ization. This omission should not be taken
as a criticism of either our Constitution
makers or our judiciary. It must be borne
in mind that it is one of the fundamentals

By Judge Edward J. Dooley
of a sane democracy that where the gov-
ernment chooses to do everything the citi-
zen is prone to do nothing, and therefore
the doctrine of free will should extensively
prevail, with the consequent responsibility
that flows therefrom.
There is a group of persons in this
world who are prone to shirk their moral
and legal obligations and this statement
is particularly applicable to the type of
human beings heretofore referred to. In-
cluded therein are also the improvident,
shiftless, lazy, irreligious, negligent, penur-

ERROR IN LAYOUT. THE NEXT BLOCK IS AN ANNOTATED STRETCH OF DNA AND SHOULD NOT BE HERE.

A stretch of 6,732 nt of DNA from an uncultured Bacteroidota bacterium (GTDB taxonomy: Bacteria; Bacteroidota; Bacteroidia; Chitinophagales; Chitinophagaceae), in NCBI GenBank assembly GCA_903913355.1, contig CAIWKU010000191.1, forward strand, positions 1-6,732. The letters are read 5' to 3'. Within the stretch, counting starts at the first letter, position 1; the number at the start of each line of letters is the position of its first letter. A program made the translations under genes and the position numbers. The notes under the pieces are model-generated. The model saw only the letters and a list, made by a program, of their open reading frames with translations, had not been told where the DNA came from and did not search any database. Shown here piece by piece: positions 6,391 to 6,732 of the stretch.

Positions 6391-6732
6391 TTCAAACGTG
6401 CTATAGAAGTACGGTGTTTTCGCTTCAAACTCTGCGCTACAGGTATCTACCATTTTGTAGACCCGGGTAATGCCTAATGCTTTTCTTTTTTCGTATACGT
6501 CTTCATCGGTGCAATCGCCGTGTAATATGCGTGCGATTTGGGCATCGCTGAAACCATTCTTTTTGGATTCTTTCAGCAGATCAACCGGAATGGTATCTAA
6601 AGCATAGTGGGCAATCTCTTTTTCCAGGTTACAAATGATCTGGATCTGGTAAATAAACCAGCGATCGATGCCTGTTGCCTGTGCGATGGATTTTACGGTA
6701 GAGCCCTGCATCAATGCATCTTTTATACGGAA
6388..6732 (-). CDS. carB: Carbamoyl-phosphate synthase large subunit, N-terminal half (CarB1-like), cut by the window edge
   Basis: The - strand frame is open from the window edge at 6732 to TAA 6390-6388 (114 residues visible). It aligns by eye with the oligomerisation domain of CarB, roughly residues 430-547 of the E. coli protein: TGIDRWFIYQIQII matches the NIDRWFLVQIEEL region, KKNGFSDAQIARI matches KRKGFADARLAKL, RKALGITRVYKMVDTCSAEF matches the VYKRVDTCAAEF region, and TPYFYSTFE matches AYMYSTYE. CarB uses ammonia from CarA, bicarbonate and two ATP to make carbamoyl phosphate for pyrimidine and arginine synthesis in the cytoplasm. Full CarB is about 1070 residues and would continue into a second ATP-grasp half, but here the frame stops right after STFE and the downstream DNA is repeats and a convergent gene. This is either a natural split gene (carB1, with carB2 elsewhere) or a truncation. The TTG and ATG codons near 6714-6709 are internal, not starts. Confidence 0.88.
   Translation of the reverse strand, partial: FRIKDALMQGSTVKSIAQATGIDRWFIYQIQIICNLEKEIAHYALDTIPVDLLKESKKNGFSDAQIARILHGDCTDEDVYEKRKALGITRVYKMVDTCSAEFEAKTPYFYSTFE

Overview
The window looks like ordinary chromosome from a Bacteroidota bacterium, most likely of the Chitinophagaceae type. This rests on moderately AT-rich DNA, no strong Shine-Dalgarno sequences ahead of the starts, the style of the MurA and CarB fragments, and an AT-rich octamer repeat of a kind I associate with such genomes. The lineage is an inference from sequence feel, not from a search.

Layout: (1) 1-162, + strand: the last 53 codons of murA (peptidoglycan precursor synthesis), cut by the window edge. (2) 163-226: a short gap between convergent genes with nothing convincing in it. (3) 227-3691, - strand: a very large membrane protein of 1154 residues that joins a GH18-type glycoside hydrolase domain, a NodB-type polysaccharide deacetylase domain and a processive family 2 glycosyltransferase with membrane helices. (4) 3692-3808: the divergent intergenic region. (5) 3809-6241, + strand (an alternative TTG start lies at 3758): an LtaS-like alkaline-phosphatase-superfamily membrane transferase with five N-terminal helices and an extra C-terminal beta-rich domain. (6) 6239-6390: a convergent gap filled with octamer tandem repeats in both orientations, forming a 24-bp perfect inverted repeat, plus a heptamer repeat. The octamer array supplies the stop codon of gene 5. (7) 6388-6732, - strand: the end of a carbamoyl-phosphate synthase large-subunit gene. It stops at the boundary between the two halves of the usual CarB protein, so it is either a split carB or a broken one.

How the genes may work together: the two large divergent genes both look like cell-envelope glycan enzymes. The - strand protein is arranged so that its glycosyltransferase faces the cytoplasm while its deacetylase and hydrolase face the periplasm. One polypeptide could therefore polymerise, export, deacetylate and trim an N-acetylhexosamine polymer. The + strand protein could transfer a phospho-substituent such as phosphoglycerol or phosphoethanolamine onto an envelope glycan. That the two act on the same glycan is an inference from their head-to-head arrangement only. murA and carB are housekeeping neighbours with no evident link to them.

ious, obstinate and intemperate husbands,
parents, children and grandparents who
are able to, but refuse to support their
dependents. For these last named delin-
quents, the sane (as distinguished from
the faddist) sociologists determined that
the police power of the State should be
invoked to instill into them the lesson that
the home must be cared for, the neglected
wives and children nurtured, and the help-
less parents and grandparents sheltered.
The law of God and man so ordains, the
safeguard of society so demands, and the
State so decrees.
It was not intended by thus invoking
this power to prevent the giving of charity
in proper cases, for as Frederic Ozanam,
the founder of the St. Vincent de Paul
Society, so eloquently and aptly says: Pub-